PC sales were up year-on-year in the second quarter of 2018, the first such increase since the first quarter of 2012. Market research firms Gartner and IDC both reported growth in the market, of 1.4 and 2.7 percent, respectively.
The two companies track numbers differently: Gartner includes Windows-based tablets but excludes Chromebooks and non-Windows tablets, whereas IDC includes Chromebooks but excludes all tablets, even those like the Surface Pro that are used and sold as PCs.
Gartner reports that the growth was driven by increased business sales and that consumer shipments declined. IDC similarly pointed to the “business-driven refresh cycle” as a reason for the increase. This mirrors Microsoft’s financial reporting; the software giant distinguishes between business and consumer sales of Windows and Office, and the general pattern over the last few quarters is that business sales have been robust even as consumer demand continues to soften. Enterprises are migrating to Windows 10, and they’re buying new hardware to do so.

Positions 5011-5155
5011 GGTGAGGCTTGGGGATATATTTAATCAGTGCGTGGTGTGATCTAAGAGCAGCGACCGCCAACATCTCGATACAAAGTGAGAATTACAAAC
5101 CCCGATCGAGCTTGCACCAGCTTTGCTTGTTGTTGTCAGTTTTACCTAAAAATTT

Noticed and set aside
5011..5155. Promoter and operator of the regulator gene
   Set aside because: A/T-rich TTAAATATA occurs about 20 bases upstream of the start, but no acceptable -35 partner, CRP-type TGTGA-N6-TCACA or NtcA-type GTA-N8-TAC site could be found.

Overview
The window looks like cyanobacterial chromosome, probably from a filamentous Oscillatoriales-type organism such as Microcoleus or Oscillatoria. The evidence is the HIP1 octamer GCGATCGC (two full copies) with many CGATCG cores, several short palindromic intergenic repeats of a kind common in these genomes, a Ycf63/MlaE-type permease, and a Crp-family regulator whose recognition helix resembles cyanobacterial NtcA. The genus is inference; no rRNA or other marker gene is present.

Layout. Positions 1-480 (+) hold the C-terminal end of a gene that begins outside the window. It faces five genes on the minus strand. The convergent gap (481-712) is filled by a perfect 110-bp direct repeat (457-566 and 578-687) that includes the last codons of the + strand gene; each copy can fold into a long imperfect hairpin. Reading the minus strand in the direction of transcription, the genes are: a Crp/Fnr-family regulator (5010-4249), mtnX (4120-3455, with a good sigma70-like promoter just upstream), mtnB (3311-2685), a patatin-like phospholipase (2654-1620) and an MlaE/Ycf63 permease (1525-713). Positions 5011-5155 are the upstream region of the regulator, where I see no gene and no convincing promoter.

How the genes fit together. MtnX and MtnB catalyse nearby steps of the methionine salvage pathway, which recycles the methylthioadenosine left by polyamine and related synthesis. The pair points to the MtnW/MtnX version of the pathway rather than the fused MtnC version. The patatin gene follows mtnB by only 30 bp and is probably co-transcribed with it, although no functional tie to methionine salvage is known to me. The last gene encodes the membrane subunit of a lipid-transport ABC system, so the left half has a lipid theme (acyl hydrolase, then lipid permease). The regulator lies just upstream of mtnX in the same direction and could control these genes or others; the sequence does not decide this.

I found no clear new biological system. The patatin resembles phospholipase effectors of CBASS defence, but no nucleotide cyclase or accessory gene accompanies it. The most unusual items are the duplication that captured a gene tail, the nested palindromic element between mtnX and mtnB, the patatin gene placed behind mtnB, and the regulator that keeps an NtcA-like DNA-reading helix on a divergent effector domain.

Lenovo and HP continue to vie for the top spot as biggest PC seller. IDC had HP top of the pile at 23.9 percent of the market to Lenovo’s 22.1 percent. Gartner had them both at 21.9 percent of the market, with Lenovo narrowly beating HP to the top spot with 12,000 more sales. Both firms put Dell in a solid third place, followed by Apple and then Acer. Of the top five companies, Apple’s growth was reported to be the weakest year-on-year at three percent (Gartner) or 0.1 percent (IDC). In aggregate, these five vendors alone accounted for the vast majority of sales: 88.7 percent according to Gartner, 77.7 percent per IDC.
Looking forward, Gartner expects the business segment will weaken in two years as the migration to Windows 10 passes its peak.